SAN ANTONIO — A Texas nurse designed a homemade mask that is as effective as the N95.
Tommye Austin, chief nurse at University Health System, started making the masks after the Center for Disease Control and Prevention issued its recommendation that health care workers should cover their faces with bandannas or scarves around patients if N95 masks were not available.
“I just want my staff to be safe and I want anyone who is taking care of these patients to be safe,” Austin said in a statement. “Our nurses were up in arms. And I was alarmed as well.”
N95 masks and other personal protective equipment have been difficult for health care workers to get as hospitals became overwhelmed because of the coronavirus.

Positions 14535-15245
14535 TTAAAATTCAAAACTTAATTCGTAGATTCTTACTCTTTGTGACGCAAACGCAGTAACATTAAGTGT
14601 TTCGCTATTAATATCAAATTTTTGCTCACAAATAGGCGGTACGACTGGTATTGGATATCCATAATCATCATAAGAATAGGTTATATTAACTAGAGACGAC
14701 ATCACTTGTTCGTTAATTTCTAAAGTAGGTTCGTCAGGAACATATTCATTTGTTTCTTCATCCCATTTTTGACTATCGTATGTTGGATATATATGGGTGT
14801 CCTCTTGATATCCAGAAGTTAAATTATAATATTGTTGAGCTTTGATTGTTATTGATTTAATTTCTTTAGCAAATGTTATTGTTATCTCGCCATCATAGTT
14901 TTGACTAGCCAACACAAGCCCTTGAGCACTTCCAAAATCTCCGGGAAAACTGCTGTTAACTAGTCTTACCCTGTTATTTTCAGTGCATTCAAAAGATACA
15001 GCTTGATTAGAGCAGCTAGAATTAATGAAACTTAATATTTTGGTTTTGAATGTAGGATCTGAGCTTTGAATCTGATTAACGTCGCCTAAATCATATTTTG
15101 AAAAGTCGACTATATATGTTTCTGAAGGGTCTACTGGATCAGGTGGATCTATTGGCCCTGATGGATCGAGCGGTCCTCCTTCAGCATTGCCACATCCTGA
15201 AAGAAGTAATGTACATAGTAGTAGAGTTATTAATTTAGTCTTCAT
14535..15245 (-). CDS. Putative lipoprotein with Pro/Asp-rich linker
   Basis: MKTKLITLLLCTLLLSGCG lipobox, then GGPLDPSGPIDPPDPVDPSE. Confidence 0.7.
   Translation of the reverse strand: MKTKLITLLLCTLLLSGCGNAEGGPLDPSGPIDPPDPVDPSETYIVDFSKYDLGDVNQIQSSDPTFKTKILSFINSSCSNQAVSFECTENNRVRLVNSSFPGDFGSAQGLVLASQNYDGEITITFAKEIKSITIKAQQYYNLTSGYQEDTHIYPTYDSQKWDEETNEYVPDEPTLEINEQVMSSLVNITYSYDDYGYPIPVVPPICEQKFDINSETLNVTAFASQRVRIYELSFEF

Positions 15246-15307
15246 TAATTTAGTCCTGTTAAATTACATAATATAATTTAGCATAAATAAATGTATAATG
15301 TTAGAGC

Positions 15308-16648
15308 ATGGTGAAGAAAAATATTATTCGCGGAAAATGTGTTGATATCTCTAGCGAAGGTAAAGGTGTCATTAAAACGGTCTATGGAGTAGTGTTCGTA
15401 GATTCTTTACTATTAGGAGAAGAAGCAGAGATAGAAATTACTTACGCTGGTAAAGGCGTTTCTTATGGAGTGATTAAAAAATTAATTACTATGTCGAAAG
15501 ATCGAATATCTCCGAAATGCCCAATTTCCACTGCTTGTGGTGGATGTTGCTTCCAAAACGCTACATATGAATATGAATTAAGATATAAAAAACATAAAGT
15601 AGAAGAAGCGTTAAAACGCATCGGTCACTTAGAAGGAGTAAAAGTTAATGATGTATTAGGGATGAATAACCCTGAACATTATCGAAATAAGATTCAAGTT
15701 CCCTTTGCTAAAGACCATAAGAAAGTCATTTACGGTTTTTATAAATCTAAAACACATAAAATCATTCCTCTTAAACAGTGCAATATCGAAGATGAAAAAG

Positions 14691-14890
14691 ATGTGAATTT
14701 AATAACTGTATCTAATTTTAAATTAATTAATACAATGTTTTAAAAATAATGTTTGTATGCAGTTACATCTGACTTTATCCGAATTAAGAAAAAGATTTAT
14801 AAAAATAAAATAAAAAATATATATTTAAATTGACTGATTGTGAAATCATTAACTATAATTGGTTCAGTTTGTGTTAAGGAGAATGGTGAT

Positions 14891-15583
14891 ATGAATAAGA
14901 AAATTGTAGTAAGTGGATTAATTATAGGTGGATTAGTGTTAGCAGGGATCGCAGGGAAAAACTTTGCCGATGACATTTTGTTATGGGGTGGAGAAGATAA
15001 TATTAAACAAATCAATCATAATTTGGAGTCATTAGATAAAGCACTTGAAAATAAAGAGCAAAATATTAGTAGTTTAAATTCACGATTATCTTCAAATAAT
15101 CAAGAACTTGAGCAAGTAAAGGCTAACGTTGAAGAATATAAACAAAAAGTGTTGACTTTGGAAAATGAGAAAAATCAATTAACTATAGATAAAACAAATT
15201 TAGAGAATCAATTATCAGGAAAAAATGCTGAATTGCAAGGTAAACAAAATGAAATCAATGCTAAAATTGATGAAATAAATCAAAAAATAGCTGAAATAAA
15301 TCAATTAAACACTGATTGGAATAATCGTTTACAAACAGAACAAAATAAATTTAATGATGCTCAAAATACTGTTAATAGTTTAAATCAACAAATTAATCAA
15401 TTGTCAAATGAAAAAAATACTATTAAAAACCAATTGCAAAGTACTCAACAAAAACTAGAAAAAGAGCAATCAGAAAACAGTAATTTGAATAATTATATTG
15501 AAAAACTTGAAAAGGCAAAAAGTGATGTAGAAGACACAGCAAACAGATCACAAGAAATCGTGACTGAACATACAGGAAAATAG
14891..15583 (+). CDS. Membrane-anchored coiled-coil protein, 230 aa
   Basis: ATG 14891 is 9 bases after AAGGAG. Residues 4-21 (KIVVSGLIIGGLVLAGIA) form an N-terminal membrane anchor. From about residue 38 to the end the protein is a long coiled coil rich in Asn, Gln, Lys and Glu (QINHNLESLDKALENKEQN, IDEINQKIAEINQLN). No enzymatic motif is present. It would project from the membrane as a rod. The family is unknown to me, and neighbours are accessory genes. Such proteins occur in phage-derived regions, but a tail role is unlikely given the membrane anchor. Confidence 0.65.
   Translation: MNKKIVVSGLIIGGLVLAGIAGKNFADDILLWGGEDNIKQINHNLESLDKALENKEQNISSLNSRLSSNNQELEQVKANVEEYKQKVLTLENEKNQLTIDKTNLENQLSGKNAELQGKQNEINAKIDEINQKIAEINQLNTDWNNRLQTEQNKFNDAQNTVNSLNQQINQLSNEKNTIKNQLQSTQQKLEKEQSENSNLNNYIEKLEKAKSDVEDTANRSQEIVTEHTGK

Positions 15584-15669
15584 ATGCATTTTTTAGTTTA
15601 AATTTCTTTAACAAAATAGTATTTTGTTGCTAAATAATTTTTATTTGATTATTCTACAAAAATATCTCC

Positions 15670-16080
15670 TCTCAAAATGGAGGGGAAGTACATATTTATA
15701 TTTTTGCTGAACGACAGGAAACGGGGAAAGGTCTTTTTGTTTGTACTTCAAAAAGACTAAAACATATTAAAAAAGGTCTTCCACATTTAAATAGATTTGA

Instead of getting angry, Austin got to work. She grabbed a pair of scissors, a small stack of fabric and started experimenting with materials.
Using an air conditioning filter from a nearby hardware store and some other material at the hospital she developed the TM2020 mask. She sent it to the Southwest Research Institute for testing and found that it blocked 99.5% of particles. Another version of the mask screens 97.8% of particles.
N95 masks block about 95%.
“It doesn’t have what we call carbon dioxide buildup, which could make you dizzy or (give you) a headache,” Austin told KSAT. “It is comfortable, and you can wear it for long periods of time.”
Austin plans to produce about 6,500 masks, KSAT reported.
There are 21,769 confirmed cases and 572 deaths from the coronavirus in Texas, according to the New York Times.